Business

Property transactions could be improved with greater cooperation between estate agents and conveyancers

An overwhelming 82% of estate agents and conveyancers say that the events of the last few years have seen their relationship change and that there is a real opportunity from building greater respect, trust, and openness going forward.

Property Reporter
21st July 2022
advice

Based on a survey of nearly 500 UK property professionals, the ‘Working Better Together’ report gives insight into the complex and changing relationship between conveyancers and estate agents and found that, despite the challenges they face, 42% are confident the relationship can be better.

The report also shows both parties share a similar frustration around a lack of mutual respect (32%) which prevents them from collaborating together effectively. Despite their contrasting professions, building positive relationships and achieving customer satisfaction is what unites both.

Iain McKenzie, CEO of The Guild of Property Professionals, says: “consumers have changed, so as an industry, we must change too. For estate agents and conveyancers, this starts with better communication and an openness to see things from each other's perspectives. One thing is clear, everyone working on a property transaction wants the same thing. So, any barriers that stand in the way of achieving success for the customer must be addressed.”

Rob Hailstone, Founder of the Bold Legal Group, added: “Can better collaboration heal the relationship? I believe so. As an industry, I'm confident we will find our way through the existing challenges. The reality is we've got to as people will be buying and selling homes for a long time to come. The right technology is there to help speed up the process, but it's only part of the solution. Meaningful change can only happen when there is a willingness on all sides to achieve it.“

The survey of almost 500 property sector professionals also found that better communication and cooperation will lead to better outcomes: both estate agents (36%) and conveyancers (27%) indicated that they believe improving how they communicate, and work together is key to improving the home-buying process.

Feeling unappreciated was revealed to be a source of angst on both sides: out of the total conveyancers and estate agents surveyed, 16% feel undervalued, and 15% feel overworked.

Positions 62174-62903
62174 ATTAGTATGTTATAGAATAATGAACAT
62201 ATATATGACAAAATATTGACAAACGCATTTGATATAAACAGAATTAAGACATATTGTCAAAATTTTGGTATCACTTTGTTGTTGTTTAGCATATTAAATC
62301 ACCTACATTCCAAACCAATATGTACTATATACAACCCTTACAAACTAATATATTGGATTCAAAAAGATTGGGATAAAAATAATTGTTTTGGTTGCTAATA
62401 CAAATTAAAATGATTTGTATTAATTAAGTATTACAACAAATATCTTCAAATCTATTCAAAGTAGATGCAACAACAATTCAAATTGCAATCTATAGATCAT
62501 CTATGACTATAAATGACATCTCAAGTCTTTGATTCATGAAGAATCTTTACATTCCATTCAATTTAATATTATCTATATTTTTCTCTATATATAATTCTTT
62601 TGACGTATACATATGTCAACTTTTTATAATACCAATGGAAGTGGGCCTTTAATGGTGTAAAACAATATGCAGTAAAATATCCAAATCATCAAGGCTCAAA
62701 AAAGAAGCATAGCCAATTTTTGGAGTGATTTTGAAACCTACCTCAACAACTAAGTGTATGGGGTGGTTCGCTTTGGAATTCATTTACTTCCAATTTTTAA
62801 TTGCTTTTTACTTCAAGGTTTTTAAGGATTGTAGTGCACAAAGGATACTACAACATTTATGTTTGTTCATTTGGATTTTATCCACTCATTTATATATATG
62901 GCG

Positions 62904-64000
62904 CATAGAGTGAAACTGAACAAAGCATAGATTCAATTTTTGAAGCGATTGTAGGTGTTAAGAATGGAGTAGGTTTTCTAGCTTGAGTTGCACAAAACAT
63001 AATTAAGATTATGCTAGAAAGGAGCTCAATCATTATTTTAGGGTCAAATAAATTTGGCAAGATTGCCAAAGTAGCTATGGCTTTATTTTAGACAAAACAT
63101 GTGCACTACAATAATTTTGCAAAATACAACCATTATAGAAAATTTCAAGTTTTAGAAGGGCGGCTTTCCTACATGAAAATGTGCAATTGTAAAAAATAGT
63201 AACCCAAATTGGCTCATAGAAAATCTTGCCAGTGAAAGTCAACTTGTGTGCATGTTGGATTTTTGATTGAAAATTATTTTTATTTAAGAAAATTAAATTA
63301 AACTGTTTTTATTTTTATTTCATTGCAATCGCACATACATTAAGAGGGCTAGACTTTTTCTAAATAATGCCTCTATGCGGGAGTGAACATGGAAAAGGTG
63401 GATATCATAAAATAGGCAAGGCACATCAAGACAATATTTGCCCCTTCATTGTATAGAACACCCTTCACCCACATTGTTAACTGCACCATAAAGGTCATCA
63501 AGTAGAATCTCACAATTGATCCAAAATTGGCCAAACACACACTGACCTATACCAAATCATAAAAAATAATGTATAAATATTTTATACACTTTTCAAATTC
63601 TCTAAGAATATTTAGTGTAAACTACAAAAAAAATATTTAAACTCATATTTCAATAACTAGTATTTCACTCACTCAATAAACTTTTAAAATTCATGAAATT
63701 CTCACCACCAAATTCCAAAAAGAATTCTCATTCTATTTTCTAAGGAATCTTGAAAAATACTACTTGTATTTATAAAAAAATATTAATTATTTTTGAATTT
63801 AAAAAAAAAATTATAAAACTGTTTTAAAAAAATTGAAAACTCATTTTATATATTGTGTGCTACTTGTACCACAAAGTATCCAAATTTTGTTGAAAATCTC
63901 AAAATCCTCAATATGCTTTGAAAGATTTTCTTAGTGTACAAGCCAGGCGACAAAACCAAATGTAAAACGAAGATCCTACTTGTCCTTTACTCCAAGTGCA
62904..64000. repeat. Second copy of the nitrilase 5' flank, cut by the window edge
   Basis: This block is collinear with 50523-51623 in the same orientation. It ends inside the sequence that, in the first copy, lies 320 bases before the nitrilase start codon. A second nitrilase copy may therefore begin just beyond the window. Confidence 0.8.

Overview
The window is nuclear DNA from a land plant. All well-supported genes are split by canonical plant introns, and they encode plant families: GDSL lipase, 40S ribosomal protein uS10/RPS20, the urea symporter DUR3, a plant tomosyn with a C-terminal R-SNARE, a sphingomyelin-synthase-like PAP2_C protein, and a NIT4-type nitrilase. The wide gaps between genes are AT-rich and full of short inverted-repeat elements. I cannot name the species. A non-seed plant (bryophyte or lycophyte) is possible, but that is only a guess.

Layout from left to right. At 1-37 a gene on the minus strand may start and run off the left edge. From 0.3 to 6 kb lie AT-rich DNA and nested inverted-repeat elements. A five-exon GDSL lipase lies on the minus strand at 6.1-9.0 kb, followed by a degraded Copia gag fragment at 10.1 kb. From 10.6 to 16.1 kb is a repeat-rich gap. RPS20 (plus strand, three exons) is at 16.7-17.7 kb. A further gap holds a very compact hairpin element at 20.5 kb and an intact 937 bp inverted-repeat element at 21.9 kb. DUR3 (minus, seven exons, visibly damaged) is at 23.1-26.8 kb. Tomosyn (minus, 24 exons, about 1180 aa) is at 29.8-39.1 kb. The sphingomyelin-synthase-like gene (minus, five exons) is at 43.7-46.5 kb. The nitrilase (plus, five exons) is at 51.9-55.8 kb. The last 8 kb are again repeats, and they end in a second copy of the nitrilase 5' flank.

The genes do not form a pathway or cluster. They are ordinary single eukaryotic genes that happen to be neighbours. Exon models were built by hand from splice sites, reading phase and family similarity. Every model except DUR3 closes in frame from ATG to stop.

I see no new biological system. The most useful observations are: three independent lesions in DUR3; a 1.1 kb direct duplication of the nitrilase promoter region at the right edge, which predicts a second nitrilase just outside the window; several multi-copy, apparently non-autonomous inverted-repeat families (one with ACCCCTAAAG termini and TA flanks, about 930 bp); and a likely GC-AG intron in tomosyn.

However, technology is strengthening ties, with 68% of conveyancers and estate agents believing technology has had a positive impact on the relationship, but also that simpler processes (26%), more skilled people (24%), and access to the right information (17%) are most critical in making work easier.

Customer satisfaction and job satisfaction go hand in hand: 21% of the total conveyancers and estate agents surveyed view client satisfaction as the most enjoyable part of their job. Closely followed by building long-lasting client relationships (19%) and working with property peers (15%).

Referral fees are a major concern for both parties: 67% of conveyancers and 51% of estate agents surveyed feel referral fees have had a negative impact on the relationship.

The more senior in the industry, the more optimistic about the future: 72% of those in the industry 15+ years are most optimistic about the future of the relationship, compared with only a quarter of those in the industry less than 5 years.

Dan Salmons, CEO of Coadjute, concludes: "It is clear the difficulties of recent years have created even greater challenges for both conveyancers and estate agents and the relationship between them.

"Although they play different roles in the property transaction, our findings show that fundamentally they share the same goals and frustrations. Encouragingly, our survey results also show the genuine desire across the industry to overcome the obstacles and move forward.

"I believe this points the way to the future both professions would like to see: a more seamless property market, where buying and selling a home becomes a less stressful —even enjoyable—experience for all involved. That sounds like something we can all agree on, and a worthwhile goal for the industry to work towards.”

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